RAM 2500 Truck 2WD V8-5.7L VIN D (2004)
Alarm Module: Description and Operation
SENTRY KEY IMMOBILIZER MODULE
The Sentry Key Immobilizer Module (SKIM) contains a Radio Frequency (RF) transceiver and a central processing unit, which includes the
Sentry Key Immobilizer System (SKIS) program logic. The SKIS programming enables the SKIM to program and retain in memory the codes of
at least two, but no more than eight electronically coded Sentry Key transponders. The SKIS programming also enables the SKIM to communicate
over the Programmable Communication Interface (PCI) bus network with the Powertrain Control Module (PCM), and/or the DRB III scan tool.
The SKIM transmits and receives RF signals through a tuned antenna enclosed within a molded plastic ring that is integral to the SKIM housing.
When the SKIM is properly installed on the steering column, the antenna ring is oriented around the ignition lock cylinder housing. This antenna
ring must be located within eight millimeters (0.31 inches) of the Sentry Key in order to ensure proper RF communication between the SKIM and
the Sentry Key transponder.
For added system security each SKIM is programmed with a unique "Secret Key" code and a security code. The SKIM keeps the "Secret Key"
code in memory The SKIM also sends the "Secret Key" code to each of the programmed Sentry Key transponders. The security code is used by
the assembly plant to access the SKIS for initialization, or by the dealer technician to access the system for service. The SKIM also stores in its
memory the Vehicle Identification Number (VIN), which it learns through a PCI bus message from the PCM during initialization.
The SKIM and the PCM both use software that includes a rolling code algorithm strategy, which helps to reduce the possibility of unauthorized
SKIS disarming. The rolling code algorithm ensures security by preventing an override of the SKIS through the unauthorized substitution of the
SKIM or the PCM. However, the use of this strategy also means that replacement of either the SKIM or the PCM units will require a system
initialization procedure to restore system operation.
When the ignition switch is turned to the ON or START positions, the SKIM transmits an RF signal to excite the Sentry Key transponder. The
SKIM then listens for a return RF signal from the transponder of the Sentry Key that is inserted in the ignition lock cylinder. If the SKIM receives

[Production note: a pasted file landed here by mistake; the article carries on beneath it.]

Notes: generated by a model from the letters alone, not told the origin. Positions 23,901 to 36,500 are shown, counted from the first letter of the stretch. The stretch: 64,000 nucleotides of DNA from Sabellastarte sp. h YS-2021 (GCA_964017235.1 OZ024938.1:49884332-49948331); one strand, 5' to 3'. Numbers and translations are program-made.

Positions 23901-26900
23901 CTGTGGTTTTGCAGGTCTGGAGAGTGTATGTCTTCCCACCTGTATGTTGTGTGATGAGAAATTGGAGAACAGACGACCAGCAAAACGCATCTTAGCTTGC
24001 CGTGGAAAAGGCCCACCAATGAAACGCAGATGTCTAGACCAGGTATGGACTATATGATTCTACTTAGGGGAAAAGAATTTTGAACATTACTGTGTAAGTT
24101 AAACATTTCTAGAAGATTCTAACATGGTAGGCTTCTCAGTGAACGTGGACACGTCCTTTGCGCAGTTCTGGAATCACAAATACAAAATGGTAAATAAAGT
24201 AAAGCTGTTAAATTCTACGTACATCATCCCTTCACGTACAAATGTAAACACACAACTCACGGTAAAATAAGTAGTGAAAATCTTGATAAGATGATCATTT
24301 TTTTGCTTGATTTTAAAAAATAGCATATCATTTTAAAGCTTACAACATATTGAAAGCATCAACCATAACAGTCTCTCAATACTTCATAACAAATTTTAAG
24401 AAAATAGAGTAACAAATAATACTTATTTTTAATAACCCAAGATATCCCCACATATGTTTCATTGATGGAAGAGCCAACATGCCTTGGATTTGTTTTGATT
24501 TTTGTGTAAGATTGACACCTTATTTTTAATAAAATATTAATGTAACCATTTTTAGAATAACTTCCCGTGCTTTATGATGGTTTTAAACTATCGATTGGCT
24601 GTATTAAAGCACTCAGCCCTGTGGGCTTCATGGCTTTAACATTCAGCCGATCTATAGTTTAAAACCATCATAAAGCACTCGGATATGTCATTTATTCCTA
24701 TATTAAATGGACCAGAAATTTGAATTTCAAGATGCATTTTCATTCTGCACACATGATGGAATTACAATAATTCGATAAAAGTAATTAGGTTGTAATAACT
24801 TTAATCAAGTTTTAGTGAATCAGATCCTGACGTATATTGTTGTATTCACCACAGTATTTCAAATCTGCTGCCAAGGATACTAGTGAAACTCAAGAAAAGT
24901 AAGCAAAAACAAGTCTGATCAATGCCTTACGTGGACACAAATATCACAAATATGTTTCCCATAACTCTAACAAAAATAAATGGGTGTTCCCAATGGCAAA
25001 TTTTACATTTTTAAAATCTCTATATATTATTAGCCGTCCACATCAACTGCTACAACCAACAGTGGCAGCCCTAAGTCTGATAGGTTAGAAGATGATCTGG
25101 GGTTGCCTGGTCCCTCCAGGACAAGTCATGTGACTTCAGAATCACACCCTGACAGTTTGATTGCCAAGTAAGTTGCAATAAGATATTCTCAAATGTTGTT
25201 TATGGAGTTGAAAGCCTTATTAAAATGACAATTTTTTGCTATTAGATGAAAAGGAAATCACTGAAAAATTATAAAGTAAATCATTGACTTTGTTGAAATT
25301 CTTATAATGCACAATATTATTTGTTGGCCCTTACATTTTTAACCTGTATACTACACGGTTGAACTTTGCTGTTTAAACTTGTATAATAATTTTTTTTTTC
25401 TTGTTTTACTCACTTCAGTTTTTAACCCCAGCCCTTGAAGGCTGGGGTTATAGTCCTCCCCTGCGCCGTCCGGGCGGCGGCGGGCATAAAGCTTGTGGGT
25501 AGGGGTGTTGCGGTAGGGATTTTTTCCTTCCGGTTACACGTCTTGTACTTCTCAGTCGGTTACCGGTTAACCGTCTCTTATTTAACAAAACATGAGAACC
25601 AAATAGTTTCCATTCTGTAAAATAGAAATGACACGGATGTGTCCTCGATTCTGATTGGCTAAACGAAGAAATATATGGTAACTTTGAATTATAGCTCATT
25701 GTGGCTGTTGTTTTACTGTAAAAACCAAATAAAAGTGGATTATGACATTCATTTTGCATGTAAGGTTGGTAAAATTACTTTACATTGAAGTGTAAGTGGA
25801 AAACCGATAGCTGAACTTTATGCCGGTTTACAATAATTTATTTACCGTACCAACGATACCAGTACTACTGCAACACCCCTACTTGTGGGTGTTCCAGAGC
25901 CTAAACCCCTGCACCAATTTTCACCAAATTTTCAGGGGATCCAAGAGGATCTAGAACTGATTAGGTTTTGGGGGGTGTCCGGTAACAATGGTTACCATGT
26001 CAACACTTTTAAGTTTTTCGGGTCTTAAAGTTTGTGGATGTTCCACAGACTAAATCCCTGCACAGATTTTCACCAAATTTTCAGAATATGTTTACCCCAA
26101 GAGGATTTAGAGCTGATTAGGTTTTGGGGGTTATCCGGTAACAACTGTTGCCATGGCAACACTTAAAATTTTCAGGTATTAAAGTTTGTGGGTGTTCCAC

an RF signal with valid "Secret Key" and transponder identification codes, the SKIM sends a "valid key" message to the PCM over the PCI bus. If
the SKIM receives an invalid RF signal or no response, it sends "invalid key" messages to the PCM. The PCM will enable or disable engine
operation based upon the status of the SKIM messages.
The SKIM also sends messages to the Instrument Cluster which controls the VTSS indicator LED. The SKIM sends messages to the Instrument
Cluster to turn the LED ON for about three seconds when the ignition switch is turned to the ON position as a bulb test. After completion of the
bulb test, the SKIM sends bus messages to keep the LED OFF for a duration of about one second. Then the SKIM sends messages to turn the
LED ON or OFF based upon the results of the SKIS self-tests. If the VTSS indicator LED comes ON and stays ON after the bulb test, it indicates
that the SKIM has detected a system malfunction and/or that the SKIS has become inoperative.
If the SKIM detects an invalid key when the ignition switch is turned to the ON position, it sends messages to flash the VTSS indicator LED. The
SKIM can also send messages to flash the LED as an indication to the customer that the SKIS has been placed in it's "Customer Learn"
programming mode. See Sentry Key Immobilizer System Transponder Programming in this section for more information on the "Customer Learn"
For diagnosis or initialization of the SKIM and the PCM, a DRB III scan tool and the proper Powertrain Diagnostic Procedures manual are
The SKIM cannot be repaired and, if faulty or damaged, the unit must be replaced.